Factors influencing white-tailed deer activity patterns and habitat use

P. Beier, D. R. McCullough

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301 Scopus citations


For Odocoileus virginianus on the George Reserve, Michigan, mean percent of time active for both sexes peaked in spring and fall with a pronounced low in January and February and a moderate low in June and July. Females were significantly more active than males during January through June. This seasonal pattern, and differences by sex, were consistent with seasonal and sexual differences in metabolic demand relative to food resources. During most months, deer exhibited a diel activity pattern with peaks at sunset and just after sunrise. The sexes did not differ in diel patterns except during September and October when males were more active at night and females more active by day. Deer activity decreased with snow depth, even at slight snow depths, probably because of changes in food availability. Deer activity was maximum at 6-16°C and decreased at both higher and lower temperatures. Effects of temperature varied with time of day, season, cloud cover, wind speed, and habitat. There were no marked shifts in use of vegetation types among spring, summer and fall. Winter habitat use differed strongly from that in the other 3 seasons, with grasslands, swamps and bogs used more and closed forests used less than during other seasons. Weather variables influenced habitat use only during winter. Increased use of swamps and decreased use of closed forests, open woodlands, and grasslands were associated with increasing snow depth. Swamps may facilitate deer aggregation to reduce the risk of predation under deep snow conditions. Deer used closed vegetation types during daytime and open types at dusk, night and dawn. Males made greater use of closed forests, females of open woodlands and grassland. Seasonal home ranges on the George Reserve (males 142 ha; females 45 ha) were smaller than reported elsewhere, probably because of high interspersion of habitat types. -from Authors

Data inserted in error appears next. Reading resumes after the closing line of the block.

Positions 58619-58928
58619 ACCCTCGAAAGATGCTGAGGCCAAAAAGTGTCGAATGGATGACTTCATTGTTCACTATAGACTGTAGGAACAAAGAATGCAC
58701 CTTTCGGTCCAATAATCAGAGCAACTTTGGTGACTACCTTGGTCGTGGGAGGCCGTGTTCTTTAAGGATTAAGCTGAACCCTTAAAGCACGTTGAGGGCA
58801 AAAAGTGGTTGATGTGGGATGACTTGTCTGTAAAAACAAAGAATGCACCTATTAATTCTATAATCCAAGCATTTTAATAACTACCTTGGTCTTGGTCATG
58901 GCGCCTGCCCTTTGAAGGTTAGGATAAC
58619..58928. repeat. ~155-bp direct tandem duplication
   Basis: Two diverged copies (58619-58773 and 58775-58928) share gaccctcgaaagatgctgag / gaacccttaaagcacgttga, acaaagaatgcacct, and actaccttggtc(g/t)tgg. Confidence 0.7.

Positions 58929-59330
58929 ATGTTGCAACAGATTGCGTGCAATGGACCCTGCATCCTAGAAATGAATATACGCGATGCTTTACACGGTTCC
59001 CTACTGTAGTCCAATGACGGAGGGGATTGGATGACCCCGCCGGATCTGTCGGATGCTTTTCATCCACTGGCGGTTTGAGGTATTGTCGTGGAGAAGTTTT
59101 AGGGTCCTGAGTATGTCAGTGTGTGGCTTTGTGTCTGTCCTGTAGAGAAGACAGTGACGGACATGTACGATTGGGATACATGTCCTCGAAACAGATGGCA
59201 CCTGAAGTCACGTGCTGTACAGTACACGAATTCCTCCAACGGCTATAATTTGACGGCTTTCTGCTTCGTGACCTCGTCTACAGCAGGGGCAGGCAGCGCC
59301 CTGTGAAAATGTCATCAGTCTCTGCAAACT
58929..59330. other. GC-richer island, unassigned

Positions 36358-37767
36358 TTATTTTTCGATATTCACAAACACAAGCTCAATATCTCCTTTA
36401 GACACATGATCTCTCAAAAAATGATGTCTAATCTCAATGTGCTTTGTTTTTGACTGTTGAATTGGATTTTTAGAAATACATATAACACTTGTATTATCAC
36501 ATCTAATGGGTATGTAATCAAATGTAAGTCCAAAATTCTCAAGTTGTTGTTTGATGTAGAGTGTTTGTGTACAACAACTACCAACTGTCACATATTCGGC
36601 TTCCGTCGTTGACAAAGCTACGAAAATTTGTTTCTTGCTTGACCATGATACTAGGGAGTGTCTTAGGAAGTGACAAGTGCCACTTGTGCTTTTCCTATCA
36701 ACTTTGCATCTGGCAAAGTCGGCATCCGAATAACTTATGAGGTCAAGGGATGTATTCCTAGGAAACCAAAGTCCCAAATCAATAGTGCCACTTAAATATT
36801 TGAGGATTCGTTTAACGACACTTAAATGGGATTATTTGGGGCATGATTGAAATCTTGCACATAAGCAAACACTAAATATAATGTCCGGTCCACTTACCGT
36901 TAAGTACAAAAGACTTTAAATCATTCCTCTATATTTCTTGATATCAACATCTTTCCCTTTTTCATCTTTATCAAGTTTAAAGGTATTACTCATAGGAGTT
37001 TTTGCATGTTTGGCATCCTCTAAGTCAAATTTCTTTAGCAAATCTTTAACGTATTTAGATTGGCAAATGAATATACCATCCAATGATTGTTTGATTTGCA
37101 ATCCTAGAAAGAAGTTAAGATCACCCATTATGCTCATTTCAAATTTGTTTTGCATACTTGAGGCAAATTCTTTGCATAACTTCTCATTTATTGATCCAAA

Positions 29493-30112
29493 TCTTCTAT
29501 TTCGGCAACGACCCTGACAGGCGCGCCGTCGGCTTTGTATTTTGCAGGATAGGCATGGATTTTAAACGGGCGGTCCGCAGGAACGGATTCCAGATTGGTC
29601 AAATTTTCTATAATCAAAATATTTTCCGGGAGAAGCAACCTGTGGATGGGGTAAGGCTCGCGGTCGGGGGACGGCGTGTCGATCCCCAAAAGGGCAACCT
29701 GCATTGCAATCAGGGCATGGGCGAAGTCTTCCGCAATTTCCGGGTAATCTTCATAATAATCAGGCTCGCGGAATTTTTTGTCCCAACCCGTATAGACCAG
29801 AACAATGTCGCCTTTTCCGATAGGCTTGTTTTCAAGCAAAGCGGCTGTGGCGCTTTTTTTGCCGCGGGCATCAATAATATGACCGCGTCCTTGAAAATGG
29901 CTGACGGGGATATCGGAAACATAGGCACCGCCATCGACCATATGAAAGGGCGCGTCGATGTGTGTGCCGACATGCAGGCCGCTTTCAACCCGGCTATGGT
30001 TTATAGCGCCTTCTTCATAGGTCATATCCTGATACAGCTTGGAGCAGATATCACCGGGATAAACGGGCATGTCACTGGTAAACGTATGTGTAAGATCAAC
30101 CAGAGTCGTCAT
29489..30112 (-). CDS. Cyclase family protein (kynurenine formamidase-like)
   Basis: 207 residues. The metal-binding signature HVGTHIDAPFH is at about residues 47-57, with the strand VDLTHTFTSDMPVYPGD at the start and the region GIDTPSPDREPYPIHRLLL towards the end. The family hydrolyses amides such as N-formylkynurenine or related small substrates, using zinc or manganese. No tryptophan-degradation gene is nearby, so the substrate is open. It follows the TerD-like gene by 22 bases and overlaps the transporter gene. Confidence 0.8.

Original languageEnglish (US)
JournalWildlife Monographs
StatePublished - 1990

ASJC Scopus subject areas

  • Ecology, Evolution, Behavior and Systematics
  • Nature and Landscape Conservation


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